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Guide: How to Say “Close Your Eyes” in Hindi

Learning how to say “close your eyes” in different languages can be an exciting way to explore diverse cultures. In this guide, we’ll delve into the Hindi language and provide you with formal and informal expressions to use when instructing someone to close their eyes. We’ll also offer tips, examples, and regional variations where necessary. Let’s get started!

Formal Way to Say “Close Your Eyes” in Hindi

When addressing someone in a formal setting, such as in a professional or respected environment, you can use the phrase “apne aankhen band karein” to convey the instruction to close their eyes. Let’s break down this expression:

  • Apne: This is the reflexive pronoun “yourself.”
  • Aankhen: This refers to “eyes.”
  • Band: It means “close.”
  • Karein: This is the formal imperative form of the verb “to do.”

So, when instructing someone formally to close their eyes, you would say, “Apne aankhen band karein.”

Informal Way to Say “Close Your Eyes” in Hindi

In casual or informal situations, it’s common to use the phrase “apni aankhen band kar” to instruct someone to close their eyes. Let’s break down this informal expression:

  • Apni: This is the reflexive pronoun “yourself.”
  • Aankhen: It refers to “eyes.”
  • Band: It means “close.”
  • Kar: This is the informal imperative form of the verb “to do.”

To ask someone informally to close their eyes, you would say, “Apni aankhen band kar.”

Examples:

Let’s look at a few examples to help you understand how to use these phrases:

Formal Situation:

Teacher: “Apne aankhen band karein, please.” (Close your eyes, please.)

Informal Situation:

Friend: “Apni aankhen band kar, yaar.” (Close your eyes, buddy.)

Regional Variations

Hindi is a vibrant language spoken across different regions of India. While the formal and informal ways mentioned earlier are widely understood, regional variations may exist. Here are a few such variations:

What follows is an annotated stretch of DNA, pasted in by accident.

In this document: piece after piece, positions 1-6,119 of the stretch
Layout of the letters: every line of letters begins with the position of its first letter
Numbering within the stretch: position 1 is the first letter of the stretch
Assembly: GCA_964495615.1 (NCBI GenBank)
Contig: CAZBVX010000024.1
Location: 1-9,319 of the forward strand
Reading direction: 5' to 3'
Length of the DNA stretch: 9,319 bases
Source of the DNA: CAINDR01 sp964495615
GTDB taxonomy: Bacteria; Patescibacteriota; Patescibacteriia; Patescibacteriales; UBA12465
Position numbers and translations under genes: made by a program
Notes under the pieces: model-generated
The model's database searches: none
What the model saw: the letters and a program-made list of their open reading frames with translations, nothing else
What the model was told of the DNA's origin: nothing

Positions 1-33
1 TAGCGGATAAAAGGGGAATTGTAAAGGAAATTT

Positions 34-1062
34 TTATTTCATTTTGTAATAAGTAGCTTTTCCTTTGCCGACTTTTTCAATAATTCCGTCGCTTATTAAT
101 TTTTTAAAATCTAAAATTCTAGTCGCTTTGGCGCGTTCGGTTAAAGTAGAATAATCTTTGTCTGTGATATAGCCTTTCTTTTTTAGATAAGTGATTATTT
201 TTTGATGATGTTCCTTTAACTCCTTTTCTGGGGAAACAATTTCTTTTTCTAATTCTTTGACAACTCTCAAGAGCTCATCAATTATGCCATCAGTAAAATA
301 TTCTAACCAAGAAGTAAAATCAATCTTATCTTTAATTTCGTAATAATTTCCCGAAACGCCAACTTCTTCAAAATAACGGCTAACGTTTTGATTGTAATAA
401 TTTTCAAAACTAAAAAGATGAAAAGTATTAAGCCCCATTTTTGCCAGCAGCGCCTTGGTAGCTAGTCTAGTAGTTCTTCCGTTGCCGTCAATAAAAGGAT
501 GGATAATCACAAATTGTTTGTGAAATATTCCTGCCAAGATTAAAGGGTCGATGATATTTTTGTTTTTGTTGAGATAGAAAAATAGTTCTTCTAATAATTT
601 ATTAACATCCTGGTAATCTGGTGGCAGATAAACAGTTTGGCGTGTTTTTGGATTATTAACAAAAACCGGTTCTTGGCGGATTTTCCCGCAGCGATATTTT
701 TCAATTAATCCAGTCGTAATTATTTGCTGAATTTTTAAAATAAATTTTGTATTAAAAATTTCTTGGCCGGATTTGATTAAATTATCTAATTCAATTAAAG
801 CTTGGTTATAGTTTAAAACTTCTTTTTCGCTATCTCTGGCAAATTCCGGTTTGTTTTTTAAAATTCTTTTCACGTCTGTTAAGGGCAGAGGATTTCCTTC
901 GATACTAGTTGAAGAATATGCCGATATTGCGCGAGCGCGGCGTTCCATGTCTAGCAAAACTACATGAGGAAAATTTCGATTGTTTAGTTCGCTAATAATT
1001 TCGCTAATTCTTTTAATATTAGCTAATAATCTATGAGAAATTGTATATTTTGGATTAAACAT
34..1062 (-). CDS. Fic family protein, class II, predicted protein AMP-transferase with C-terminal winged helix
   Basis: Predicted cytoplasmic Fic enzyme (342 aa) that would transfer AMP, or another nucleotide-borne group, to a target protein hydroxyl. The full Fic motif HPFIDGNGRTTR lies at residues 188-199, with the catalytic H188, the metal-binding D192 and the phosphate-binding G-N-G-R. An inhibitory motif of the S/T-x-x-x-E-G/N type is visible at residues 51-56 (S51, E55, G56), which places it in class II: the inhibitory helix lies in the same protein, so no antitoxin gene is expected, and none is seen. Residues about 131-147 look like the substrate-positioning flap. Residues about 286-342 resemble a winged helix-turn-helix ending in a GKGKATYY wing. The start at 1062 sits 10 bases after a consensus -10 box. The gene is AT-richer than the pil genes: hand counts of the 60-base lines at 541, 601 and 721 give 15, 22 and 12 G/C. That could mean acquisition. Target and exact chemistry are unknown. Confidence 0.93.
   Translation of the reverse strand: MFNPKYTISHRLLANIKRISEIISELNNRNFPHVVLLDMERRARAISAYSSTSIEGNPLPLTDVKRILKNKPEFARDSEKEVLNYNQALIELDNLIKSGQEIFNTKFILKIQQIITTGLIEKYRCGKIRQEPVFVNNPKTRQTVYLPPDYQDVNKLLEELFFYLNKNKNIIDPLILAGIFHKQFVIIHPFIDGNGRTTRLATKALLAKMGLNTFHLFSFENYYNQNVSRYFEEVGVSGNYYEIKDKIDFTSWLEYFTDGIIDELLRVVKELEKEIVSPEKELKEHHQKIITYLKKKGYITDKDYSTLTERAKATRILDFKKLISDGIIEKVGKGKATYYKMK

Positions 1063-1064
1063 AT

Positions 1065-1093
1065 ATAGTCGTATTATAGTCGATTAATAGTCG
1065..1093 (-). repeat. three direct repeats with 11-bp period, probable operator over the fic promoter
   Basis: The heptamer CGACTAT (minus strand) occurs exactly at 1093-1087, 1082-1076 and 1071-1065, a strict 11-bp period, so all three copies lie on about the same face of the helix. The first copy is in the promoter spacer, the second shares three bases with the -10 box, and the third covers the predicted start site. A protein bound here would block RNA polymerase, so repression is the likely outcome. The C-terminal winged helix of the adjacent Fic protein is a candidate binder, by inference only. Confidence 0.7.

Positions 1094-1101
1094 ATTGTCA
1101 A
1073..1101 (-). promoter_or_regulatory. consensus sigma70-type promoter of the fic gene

1. In Northern India (specifically the states of Punjab, Haryana, and Delhi):

A phrase commonly used in these regions to say “close your eyes” informally is “apne akhan band kar.”

2. In Western India (specifically the state of Gujarat and parts of Rajasthan and Maharashtra):

In these regions, people often use the variation “apni aanko bandh kar” in informal settings to instruct someone to close their eyes.

3. In Southern India (specifically the state of Karnataka and parts of Tamil Nadu and Kerala):

In the southern regions, a common informal expression is “ninnade kaNugalu tuppuko.” This phrase is primarily spoken in Kannada, the language of Karnataka.

Concluding Thoughts

Now you know how to say “close your eyes” in Hindi both formally and informally. Use “apne aankhen band karein” in formal situations and “apni aankhen band kar” in informal situations to convey the instruction. Remember the regional variations if you find yourself in specific parts of India. This language skill will serve you well when interacting with Hindi speakers, deepening cultural connections, or simply impressing friends. Happy learning!

Written by Judy Leona

Namaste! I'm Judy, a passionate linguist who loves everything about the Hindi language. Besides devising comprehensive guides to teach Hindi, I love cooking traditional Indian cuisine, reciting Bollywood dialogues and playing cricket. You can always engage me in theological discussions, as I have a deep affection for 'Guru Purnima', or ask me about the Hindi translation of 'summer', my favourite season. Mera manna hai ki bhasha samajhna, duniya ko samjhna hai! (I believe understanding language is understanding the world!). Let's explore the beauty of Hindi together!

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  1. The South Indian phrase – “ninnade kaNugalu tuppuko.” is wrong. “tuppuko” is not a word in kannada.

    Informally, we’d say “ninna kannu muchko”.
    Ninna – your
    Kannu – eye
    Muchko – close

    Kannu is singular eye, kannugalu is plural meaning eyes. But, when we speak we use singular.

    Formally and with respect we’d say “nimma kannugalannu mucchikolli”

    I’m a native kannada speaker.

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